Last year’s WordPress TwentyNineteen theme does nice things with the featured image in more than one level. The default wasn’t exactly what I was looking for though and some tweaks were necessary for me to feel happier. In particular I felt that the way featured images are displayed needed an adjustment.
There are three areas we can adjust:
the colour overlay
the opacity of the overlay
the darkened filter effect
The Colour Overlay
The colour overlay can be changed in the Theme Customiser. Under Appearance – Customise – Colors there’s an option to set the accent colour, which is also applied as an overlay to each featured image. Untick the box and the colour won’t be applied to your images.
The Overlay Opacity
By default the image is darkened quite a bit to make the white headline font more readable. They’ve overdone it a bit I think, making every image a hard contrasty shadow of its former self. That’s especially annoying if you’ve spent a lot of time crafting your own colour scheme and contrast. To soften the whole thing, we can adjust the opacity of the darkened image to make it look a little lighter, while not deviating too much from the character the theme authors had intended.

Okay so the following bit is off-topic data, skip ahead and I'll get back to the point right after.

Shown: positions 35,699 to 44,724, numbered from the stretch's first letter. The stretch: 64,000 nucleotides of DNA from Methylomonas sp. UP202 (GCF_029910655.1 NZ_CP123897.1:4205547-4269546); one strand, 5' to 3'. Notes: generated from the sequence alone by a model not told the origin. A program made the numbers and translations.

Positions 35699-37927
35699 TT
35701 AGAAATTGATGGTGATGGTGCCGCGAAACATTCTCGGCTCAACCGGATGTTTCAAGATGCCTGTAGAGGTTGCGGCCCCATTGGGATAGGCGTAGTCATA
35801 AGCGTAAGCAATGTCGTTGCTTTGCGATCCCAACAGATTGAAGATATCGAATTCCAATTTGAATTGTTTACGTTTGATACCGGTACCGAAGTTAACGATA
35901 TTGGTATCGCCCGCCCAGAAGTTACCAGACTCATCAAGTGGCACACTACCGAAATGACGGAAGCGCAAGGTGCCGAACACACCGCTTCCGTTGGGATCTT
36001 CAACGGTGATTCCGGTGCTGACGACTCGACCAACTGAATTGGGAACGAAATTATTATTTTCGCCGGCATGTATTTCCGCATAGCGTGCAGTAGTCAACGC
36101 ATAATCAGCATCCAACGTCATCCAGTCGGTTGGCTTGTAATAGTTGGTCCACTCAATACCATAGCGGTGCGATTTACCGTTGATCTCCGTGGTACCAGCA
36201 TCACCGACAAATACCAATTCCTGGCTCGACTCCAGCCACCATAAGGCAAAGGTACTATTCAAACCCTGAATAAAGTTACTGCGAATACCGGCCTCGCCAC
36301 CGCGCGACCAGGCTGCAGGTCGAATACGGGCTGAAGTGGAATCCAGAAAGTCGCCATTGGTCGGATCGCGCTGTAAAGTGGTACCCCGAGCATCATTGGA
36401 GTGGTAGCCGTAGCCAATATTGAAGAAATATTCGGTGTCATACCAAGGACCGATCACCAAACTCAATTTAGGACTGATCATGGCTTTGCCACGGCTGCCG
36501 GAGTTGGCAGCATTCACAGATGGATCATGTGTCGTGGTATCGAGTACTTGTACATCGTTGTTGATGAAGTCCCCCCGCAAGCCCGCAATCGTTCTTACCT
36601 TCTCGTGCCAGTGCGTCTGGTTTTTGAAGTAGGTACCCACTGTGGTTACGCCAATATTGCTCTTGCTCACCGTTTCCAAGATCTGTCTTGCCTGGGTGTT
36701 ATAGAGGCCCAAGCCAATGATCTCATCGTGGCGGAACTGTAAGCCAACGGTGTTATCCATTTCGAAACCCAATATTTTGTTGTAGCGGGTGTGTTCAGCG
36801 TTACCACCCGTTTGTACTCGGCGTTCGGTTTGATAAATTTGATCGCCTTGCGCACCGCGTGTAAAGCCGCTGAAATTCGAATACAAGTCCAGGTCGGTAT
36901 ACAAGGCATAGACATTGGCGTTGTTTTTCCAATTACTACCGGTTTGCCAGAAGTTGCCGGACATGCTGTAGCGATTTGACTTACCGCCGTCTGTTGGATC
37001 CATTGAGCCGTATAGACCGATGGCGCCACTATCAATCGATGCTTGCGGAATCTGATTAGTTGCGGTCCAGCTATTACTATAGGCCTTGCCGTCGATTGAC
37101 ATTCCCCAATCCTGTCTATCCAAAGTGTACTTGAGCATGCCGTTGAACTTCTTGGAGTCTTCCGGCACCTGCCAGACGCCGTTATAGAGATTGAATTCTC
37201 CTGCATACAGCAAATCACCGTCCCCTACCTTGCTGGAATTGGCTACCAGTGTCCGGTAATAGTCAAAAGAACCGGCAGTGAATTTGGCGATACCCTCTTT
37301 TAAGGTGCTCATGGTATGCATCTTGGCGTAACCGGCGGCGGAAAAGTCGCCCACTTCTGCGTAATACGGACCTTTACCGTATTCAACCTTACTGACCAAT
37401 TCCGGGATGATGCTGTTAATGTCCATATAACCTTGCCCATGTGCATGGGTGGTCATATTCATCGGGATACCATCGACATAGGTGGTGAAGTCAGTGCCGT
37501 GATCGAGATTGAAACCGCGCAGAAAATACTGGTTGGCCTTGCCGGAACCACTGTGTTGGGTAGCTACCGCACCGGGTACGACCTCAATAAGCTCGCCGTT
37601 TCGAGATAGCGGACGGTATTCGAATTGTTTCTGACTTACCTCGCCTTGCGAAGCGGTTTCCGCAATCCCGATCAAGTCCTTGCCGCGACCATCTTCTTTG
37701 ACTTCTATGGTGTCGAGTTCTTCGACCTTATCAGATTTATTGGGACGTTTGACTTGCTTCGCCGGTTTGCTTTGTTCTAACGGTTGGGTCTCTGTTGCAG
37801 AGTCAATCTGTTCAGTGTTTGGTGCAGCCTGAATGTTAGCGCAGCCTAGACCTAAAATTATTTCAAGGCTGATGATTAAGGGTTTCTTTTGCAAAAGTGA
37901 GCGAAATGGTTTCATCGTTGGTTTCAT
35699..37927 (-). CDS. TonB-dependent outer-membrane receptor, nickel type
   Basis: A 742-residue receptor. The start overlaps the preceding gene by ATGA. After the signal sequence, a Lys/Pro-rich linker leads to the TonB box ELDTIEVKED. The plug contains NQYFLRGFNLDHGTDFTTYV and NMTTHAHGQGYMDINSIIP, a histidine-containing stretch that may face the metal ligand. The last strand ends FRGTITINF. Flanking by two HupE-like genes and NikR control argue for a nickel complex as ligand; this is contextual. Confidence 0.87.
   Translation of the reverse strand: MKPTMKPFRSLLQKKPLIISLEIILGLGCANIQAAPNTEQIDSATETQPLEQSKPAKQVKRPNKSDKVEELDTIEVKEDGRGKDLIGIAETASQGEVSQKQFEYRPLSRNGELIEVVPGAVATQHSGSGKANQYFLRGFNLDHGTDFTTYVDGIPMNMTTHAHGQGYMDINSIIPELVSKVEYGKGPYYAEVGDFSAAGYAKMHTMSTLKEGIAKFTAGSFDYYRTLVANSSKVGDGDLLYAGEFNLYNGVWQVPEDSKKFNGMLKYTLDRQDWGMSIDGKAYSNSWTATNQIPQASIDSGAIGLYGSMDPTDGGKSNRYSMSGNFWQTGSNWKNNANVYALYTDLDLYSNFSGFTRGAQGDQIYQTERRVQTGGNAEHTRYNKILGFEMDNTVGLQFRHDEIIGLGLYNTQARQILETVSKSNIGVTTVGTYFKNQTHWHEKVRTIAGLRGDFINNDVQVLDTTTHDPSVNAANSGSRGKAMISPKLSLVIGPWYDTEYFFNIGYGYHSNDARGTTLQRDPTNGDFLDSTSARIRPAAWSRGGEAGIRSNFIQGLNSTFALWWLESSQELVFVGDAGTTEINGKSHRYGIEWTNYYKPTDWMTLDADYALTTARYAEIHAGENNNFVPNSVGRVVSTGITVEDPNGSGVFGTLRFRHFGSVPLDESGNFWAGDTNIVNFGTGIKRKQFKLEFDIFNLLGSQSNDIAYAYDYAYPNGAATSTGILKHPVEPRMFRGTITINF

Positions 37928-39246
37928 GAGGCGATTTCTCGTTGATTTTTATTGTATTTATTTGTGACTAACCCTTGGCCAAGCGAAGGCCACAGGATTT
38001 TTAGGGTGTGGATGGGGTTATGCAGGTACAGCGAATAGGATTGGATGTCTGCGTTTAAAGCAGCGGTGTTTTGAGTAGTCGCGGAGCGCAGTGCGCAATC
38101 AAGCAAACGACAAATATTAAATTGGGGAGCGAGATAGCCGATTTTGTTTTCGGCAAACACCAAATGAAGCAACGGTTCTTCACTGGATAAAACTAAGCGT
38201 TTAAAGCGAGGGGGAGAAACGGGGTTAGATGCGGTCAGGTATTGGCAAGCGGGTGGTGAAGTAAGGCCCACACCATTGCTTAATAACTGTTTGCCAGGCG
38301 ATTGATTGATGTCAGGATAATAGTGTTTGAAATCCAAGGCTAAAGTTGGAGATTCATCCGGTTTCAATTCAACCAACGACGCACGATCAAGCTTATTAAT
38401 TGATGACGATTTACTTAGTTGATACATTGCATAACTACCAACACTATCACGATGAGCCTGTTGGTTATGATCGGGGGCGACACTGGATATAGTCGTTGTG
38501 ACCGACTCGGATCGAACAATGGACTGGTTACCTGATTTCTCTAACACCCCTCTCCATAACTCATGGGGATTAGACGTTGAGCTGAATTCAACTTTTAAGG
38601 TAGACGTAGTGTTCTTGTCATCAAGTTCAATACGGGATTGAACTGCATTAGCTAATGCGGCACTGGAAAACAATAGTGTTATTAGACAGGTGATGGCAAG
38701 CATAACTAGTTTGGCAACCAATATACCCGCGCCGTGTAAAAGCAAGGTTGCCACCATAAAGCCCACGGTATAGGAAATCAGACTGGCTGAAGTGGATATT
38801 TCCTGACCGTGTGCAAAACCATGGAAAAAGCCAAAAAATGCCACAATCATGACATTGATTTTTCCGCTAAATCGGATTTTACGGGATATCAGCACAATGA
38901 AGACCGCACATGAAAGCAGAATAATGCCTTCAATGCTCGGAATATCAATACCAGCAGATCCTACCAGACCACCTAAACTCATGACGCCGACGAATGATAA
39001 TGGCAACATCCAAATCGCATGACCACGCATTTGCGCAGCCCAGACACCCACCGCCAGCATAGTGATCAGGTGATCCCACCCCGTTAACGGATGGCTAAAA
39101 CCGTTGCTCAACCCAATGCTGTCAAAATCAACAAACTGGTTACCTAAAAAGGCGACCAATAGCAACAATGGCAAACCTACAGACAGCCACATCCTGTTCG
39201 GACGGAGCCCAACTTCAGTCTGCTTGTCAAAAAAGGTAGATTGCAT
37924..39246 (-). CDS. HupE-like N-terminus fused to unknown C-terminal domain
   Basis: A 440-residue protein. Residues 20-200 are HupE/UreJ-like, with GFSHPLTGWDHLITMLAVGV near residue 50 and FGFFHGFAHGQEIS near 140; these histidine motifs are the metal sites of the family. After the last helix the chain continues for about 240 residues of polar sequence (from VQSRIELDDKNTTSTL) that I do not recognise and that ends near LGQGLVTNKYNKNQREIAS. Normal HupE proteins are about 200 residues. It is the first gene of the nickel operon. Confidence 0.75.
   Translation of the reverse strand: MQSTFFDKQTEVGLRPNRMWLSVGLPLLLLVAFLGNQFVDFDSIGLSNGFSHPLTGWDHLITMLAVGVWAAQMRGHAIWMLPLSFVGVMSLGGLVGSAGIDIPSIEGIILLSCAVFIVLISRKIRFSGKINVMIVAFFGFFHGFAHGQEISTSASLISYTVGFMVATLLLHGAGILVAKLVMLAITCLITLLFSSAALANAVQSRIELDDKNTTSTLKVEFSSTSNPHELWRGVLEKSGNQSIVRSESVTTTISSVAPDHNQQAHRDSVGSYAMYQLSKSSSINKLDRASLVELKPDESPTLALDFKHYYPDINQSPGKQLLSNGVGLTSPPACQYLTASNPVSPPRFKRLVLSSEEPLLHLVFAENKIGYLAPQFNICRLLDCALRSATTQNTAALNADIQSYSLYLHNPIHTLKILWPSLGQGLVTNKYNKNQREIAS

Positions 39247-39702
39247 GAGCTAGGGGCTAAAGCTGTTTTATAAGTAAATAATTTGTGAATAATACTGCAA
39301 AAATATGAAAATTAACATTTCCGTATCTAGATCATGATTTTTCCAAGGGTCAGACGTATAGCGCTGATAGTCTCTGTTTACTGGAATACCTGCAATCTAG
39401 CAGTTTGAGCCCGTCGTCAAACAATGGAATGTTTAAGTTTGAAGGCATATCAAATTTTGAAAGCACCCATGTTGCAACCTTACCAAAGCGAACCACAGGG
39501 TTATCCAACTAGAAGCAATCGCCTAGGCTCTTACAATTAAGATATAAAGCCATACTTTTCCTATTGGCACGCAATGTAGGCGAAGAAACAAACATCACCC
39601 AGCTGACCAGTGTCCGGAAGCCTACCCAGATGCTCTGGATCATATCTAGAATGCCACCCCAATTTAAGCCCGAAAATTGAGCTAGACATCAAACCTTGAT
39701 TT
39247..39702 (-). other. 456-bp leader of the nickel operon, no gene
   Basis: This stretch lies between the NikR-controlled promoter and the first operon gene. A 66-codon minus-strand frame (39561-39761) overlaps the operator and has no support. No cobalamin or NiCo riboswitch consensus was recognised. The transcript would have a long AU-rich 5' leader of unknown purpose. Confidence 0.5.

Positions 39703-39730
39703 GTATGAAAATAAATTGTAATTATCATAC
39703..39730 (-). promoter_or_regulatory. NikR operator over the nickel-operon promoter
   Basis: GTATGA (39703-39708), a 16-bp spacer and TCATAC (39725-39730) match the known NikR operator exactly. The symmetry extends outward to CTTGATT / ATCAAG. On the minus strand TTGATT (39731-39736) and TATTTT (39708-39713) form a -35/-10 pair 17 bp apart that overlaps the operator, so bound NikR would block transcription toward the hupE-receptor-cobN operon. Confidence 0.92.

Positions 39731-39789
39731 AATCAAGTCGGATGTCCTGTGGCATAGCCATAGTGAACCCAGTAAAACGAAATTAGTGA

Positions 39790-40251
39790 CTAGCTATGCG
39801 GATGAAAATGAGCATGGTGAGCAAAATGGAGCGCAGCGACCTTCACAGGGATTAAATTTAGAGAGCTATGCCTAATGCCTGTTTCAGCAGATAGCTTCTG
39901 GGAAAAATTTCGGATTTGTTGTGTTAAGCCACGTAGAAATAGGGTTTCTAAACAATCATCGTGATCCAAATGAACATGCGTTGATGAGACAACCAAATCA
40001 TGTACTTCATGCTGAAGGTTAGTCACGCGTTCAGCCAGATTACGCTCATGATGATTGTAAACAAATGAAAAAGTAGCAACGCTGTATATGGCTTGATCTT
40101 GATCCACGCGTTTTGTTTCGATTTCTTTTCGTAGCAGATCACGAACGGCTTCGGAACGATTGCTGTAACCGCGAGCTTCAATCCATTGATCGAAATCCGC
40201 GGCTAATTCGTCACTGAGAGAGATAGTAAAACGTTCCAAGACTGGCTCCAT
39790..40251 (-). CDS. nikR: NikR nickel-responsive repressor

Add this piece of CSS and adjust the opacity value to your liking (I find that 0.9 or 0.8 work quite well).
The Dark Filter Opacity
While the above trick works on the whole (darkened) image, we can go one step further and leave the image opacity intact and only influence the dark filter. By making it less intense, more of the original image character will come out. Again, I find an opacity value of 0.9 or 0.8 works nicely. The lower you make it, the more dark filter gets removed. Choose 0 to get rid of it entirely.
There’s no direct way to export your Twitch Clips to YouTube, or download the material like we can do with Highlights or Past Broadcasts. However there is a way to turn any of your Twitch Clips into Highlights, and those can be downloaded or exported.
Let me show you how this works.
Head over to your channel, then select Clips at the top of the screen. You’ll see a whole page full of clips if you or other users have made any. Now select the big purple button that reads Manage Clips.